Posted on Dec 4th, 2018 by Traditional Punting Company
The River Cam is one of the most iconic and famous rivers in the UK. Not only does it offer spectacular scenery for all who decide to float along with the current but it also flows past one of the most prestigious universities in the world.
It is the main river that flows through Cambridge and once it leaves Cambridge, it flows North and East into the Great Ouse which is located to the South of Ely at Pope’s Corner. Here the Great Ouse connects the Cam to the North Sea, travelling a distance of around 40 miles, a lot of which can be used by punts, small boats and rowing boats
For centuries, the river has formed the backbone of this magnificently beautiful city. Throughout the Medieval period, the River Cam was used to transport goods with the local wharfing facilities being in high demand during the annual period of Stourbridge Fair. However, the days of transporting goods have long gone with Cambridge being supplied with fuel, food and other goods up until 1951.
Despite the use of the river waning somewhat after 1951, it has, in recent years experience a renaissance in the way in which it is used. In fact, over 2,000 rowers are now registered at more than 30 boat houses and with so many other types of boats such as punts taking to the water, it is more than likely used more now than ever before.
The River Cam has had a different name throughout history and was once known as the Granta which was its original name. This comes from the city of Cambridge and its Old English name of Grantebrycge. However, the present name of the city became apparent in Middle English and so, it was eventually renamed to the River Cam.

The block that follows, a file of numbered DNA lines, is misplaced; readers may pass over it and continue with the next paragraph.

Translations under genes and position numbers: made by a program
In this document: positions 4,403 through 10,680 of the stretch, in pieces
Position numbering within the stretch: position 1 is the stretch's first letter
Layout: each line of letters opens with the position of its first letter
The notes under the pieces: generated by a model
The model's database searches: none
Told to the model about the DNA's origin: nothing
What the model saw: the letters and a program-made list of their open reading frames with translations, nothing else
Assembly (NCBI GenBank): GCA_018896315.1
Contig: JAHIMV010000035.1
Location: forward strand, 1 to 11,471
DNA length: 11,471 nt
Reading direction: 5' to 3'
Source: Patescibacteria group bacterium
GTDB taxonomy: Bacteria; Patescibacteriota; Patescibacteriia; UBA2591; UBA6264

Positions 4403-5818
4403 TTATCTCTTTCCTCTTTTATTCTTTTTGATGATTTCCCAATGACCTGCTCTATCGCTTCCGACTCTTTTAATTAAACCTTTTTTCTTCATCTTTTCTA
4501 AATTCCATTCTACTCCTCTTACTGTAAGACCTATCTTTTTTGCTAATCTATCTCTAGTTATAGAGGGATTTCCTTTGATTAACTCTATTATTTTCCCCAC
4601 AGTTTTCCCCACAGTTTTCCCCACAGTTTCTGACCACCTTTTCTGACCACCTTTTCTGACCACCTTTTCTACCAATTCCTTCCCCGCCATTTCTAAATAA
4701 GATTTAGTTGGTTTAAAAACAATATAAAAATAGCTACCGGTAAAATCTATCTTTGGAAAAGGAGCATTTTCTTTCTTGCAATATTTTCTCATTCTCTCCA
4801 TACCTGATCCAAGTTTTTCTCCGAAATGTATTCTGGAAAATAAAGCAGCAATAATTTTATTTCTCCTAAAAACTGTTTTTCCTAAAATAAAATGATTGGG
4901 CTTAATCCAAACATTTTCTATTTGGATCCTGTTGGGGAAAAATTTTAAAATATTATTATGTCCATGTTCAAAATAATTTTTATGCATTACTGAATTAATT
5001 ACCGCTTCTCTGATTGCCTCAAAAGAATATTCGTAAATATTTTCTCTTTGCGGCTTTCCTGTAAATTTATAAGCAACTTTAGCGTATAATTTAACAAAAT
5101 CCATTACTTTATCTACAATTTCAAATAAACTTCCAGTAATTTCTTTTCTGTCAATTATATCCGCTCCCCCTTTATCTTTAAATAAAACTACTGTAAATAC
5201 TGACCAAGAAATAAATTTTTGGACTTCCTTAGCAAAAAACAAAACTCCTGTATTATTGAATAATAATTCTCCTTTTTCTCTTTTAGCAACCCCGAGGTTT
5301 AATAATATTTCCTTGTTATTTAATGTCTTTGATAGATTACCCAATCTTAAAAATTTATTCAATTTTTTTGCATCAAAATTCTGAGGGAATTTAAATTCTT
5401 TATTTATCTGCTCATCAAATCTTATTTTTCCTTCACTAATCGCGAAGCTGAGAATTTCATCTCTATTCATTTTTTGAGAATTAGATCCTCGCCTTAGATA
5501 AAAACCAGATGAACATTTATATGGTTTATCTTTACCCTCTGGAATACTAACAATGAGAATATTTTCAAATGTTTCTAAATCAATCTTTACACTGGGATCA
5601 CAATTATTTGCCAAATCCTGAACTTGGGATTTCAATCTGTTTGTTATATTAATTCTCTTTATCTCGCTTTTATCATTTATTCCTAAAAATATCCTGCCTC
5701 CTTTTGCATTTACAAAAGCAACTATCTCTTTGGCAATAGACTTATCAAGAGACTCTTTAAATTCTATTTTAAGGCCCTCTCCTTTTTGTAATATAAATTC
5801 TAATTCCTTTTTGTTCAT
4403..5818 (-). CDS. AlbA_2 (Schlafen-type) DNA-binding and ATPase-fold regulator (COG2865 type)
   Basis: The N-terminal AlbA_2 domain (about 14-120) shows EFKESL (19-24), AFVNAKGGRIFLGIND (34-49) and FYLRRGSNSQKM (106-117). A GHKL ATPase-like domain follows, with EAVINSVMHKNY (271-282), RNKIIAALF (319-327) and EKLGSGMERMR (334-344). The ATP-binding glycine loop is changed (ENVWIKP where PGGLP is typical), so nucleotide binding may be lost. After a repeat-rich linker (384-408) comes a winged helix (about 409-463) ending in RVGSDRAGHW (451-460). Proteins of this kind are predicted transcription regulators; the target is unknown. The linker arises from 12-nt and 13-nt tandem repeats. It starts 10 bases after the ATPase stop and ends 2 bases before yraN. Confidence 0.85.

It is a hugely popular river throughout the year and has many different uses.
Angling – The water is clean and not murky and so it can support fish. Fishing rights on the West Bank are leased on an annual basis to the Cambridge Fish Preservation and Angling Society. However, the River Cam is believed to be home to a certain fish that many thought it became extinct in English Waters during the 1970s. The Burbot as the fish is known has not been caught since 1969 but a sighting was reported in 2010.
Punting – This is the most popular type of boating on the river and is the best way to see it and the surrounding area in all its glory. This takes place between the Jesus Lock and Grantchester but it is a great way for people to sit back, relax and get taken on a journey along the river in style.
Rowing – Naturally, the river is going to be extremely popular for rowers. The lower river between Jesus Lock and Baits Bit is where many different clubs train while the Cambridge Lent, May and Town Bumps races take place.
Swimming – As the River Cam is clean, it is the perfect place for those who enjoy open water swimming. The local swimming club’s annual swim used to take place here from the Mill Pond to Jesus Green but the upper river is where many people swim during the summer months and even during the winter months.
The River Cam has a lot of bridges but the oldest bridge is the Clare College Bridge which has a story linked to it whereby the builder felt that he was not paid enough and so, he never completed the decorations. However, one of the most famous bridges is the Mathematical Bridge at Queen’s College. The bridge was constructed in 1749 of straight timbers which gives it a very unusual strength.
This is a river that is steeped in history and really is the lifeline of the city of Cambridge. From the all-important punting industry right through to its ancient bridges, it is a river that could tell a thousand stories.
This post was written by Traditional Punting Company.
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